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Students in the Food Processing Technician program will have their co-op work term in September – when their 3 semesters of school will be completed, but IFPT is posting positions right now. To hire a student you will need to develop a job posting, and connect with our co-op consultant Tina Allishaw, at tallishaw@conestogac. on.ca, or (519) 748-5220 ext 2587. The position will be posted and you will have the opportunity to interview candidates either on campus or at your facility before making your hiring decision. Benefits of Employing Co-op Students • Receive up to $3,000 per student per work term by qualifying for the Ontario Co-operative Education Tax Credit (CETC). • Acquire cost-effective temporary employees for peak periods of activity, seasonal variations in workload or short-term projects. • Explore new employment positions without extensive investment or long-range commitment. • Raise your organization’s profile with students and graduates as an employer of choice. • Add bright, motivated, fresh talent to your organization. • Evaluate candidates before consideration for permanent employment; the work/study approach to education assists employers in recruiting mature, experienced graduates. • Familiarize prospective full-time employees with your organization, decreasing orientation and training when hiring graduates. • Contribute to the enhanced education and training of Ontario’s future skilled workers. Work Term Capabilities • Apply mechanical skills (tool selection, lubrication, minor equipment repairs) to activities specific to the food processing environment. • Apply food safety concepts (including cleaning and sanitation of equipment) to the manufacture of food products. • Interpret technical documentation typical in a food manufacturing environment. • Perform manufacturing specific tasks in accordance with legislation, safe practices, policies, procedures, standards, regulations and ethical principles. • Under supervision, quickly learn to operate automated food processing equipment according to industry standard principles and practices. • Handle materials (ingredients, packaging materials, cleaning chemicals) respecting GMPs, Health and Safety rules and regulations and Food Safety principles. 850 Fountain Street South Cambridge, ON N3H 0A8 Tel: (519) 748-5220 firstname.lastname@example.org www.oimp.ca
- Business Member Spotlight A true farm-to-fork operation, Hayter’s Turkey Farm (the actual farm), Hayter’s Turkey Products Inc. (the processing facility), and Hayter’s Farm (the brand and retail operation) all operate at the same Dashwood address. Going one step further, you will find a family member at every step of the operation, ensuring top quality product for the end consumer each and every time.
Tom Hayter, President and second generation turkey farmer, Hayter's Turkey Farm
Although generous and down to earth people, the Hayter’s are also astute business operators who never let a good opportunity pass by unconsidered, and are constantly looking to the future for new processes and products to meet changing market demands. In fact, new ideas are pitched at the weekly family meeting, like they would be at any other company, with members encouraged to research new processes and products and bring back what may work for their own operation. As a close-knit family business, each member is expected to carry their workload and step-up when and where needed, even if that includes a last minute Saturday run to Toronto, or what was to be a day off spent in the plant to ensure orders are filled and retail shelves stocked.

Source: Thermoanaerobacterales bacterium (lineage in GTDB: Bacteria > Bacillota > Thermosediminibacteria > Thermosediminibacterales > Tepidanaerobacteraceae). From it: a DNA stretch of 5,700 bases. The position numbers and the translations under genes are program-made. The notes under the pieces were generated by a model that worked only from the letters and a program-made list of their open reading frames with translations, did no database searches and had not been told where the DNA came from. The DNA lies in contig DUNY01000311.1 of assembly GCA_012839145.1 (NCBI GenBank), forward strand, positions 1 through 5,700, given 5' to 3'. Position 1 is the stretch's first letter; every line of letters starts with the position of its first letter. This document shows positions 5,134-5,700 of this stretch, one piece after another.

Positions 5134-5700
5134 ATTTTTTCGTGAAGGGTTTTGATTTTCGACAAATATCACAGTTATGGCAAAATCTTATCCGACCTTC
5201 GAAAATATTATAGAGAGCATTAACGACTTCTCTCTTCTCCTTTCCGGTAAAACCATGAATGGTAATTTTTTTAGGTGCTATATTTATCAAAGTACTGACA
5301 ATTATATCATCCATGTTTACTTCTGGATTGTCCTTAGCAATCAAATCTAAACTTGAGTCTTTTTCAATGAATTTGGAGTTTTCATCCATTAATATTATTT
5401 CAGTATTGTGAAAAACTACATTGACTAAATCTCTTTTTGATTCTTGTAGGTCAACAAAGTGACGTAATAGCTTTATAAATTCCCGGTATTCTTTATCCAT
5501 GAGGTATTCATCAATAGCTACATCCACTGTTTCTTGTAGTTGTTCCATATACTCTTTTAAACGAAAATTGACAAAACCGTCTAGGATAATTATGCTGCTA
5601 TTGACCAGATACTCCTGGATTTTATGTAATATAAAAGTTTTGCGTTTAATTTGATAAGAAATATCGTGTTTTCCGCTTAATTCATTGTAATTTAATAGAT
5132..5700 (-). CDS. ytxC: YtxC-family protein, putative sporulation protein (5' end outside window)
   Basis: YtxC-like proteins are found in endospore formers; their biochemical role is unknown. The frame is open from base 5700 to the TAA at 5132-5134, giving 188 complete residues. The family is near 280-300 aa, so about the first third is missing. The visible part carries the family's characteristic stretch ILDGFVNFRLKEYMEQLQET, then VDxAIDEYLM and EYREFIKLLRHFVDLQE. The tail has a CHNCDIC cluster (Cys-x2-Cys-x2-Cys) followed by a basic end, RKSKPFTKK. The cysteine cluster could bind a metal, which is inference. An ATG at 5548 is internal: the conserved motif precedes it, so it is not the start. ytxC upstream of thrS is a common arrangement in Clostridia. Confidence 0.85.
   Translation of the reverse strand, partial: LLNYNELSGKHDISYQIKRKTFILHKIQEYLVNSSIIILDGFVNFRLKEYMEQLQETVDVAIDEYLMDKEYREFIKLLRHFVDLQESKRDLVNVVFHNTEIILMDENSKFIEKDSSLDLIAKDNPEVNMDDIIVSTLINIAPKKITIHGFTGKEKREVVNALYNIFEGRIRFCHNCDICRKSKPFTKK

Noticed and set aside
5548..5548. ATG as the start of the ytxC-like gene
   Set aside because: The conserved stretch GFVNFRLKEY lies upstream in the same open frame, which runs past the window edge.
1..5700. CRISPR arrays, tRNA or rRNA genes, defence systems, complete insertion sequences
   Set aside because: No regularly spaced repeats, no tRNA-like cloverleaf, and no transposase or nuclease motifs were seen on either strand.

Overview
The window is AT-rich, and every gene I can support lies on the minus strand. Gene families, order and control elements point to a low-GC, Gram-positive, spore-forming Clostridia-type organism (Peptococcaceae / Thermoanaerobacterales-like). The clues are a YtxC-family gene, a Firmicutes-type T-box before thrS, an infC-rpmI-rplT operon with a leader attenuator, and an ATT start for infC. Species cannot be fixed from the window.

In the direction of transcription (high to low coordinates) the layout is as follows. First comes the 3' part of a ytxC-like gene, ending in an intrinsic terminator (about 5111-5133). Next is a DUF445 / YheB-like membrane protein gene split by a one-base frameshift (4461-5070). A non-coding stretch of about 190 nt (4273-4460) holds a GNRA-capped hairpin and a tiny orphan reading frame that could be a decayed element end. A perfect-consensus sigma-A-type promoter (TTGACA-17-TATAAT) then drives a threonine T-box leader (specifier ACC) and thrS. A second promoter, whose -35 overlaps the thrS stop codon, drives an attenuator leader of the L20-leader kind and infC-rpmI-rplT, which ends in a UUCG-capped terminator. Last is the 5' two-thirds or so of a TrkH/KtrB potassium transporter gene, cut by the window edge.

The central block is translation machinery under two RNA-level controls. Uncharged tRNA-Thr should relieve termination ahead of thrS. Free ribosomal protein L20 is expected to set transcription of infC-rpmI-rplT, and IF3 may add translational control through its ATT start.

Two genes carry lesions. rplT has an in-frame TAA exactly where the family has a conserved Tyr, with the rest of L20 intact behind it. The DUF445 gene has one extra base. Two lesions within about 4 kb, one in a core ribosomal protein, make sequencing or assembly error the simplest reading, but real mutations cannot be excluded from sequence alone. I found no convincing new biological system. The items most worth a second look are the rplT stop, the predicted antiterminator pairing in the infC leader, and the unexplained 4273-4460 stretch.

Before I could sit down with Sean Maguire, Sales & Information Systems, to talk about Hayter’s, I got a sneak peek of the latest development, the construction of a test kitchen located above the retail store and next to the business offices. Partly funded by a RED grant received in 2011, the enthusiasm Sean showed when talking about plans for the kitchen was apparent. Although plausible the test kitchen could be used for just that – testing products – Sean shared the many other ways the kitchen could be best utilized including a studio for YouTube cooking demos, sales rep training, and for pitches to potential new wholesale customers.
Do the Right thing and the rest will come By Heather Nahatchewitz, OIMP Marketing and Communications Director
I visited Hayter’s Farm prior to the May long weekend and before I even parked, I noticed the difference. A massive sign outside the retail store advertised a BBQ fundraiser on one side and a message to support the fireman’s breakfast on the other. On a direct route to the shores of Lake Huron, you’d think this prime advertising real estate would be encouraging drivers’ to stop by and pick up some turkey products for their long weekend festivities. But no, it was used to promote charity – a premise that runs through the heart of the operation – do the right thing and the rest will come. It was 1948, when Harry Hayter decided to make a move from beef farming to turkeys and since that time his children and grandchildren have honoured his position of integrity – to raise the best turkey possible. Harry’s children Tom Hayter and Joanne Maguire run the show now, Tom in charge of farm operations and Joanne the plant. 16
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When asked about his personal favourite turkey product, Sean promptly replied the turkey tenderloin as the most tender and versatile cut. When asked the most popular product, it was the Sage and Onion Breast roast both at their retail and through Longo’s private label sales. Turkey sausages and burgers followed closely behind, but their latest venture into further processed product (i.e. pepperettes) is quickly becoming popular. Even though Hayter's sales are now predominantly wholesale driven, the retail store remains central to the success as it provides a testing ground for new products. It’s a walk-in showcase with a captive audience and www.oimp.ca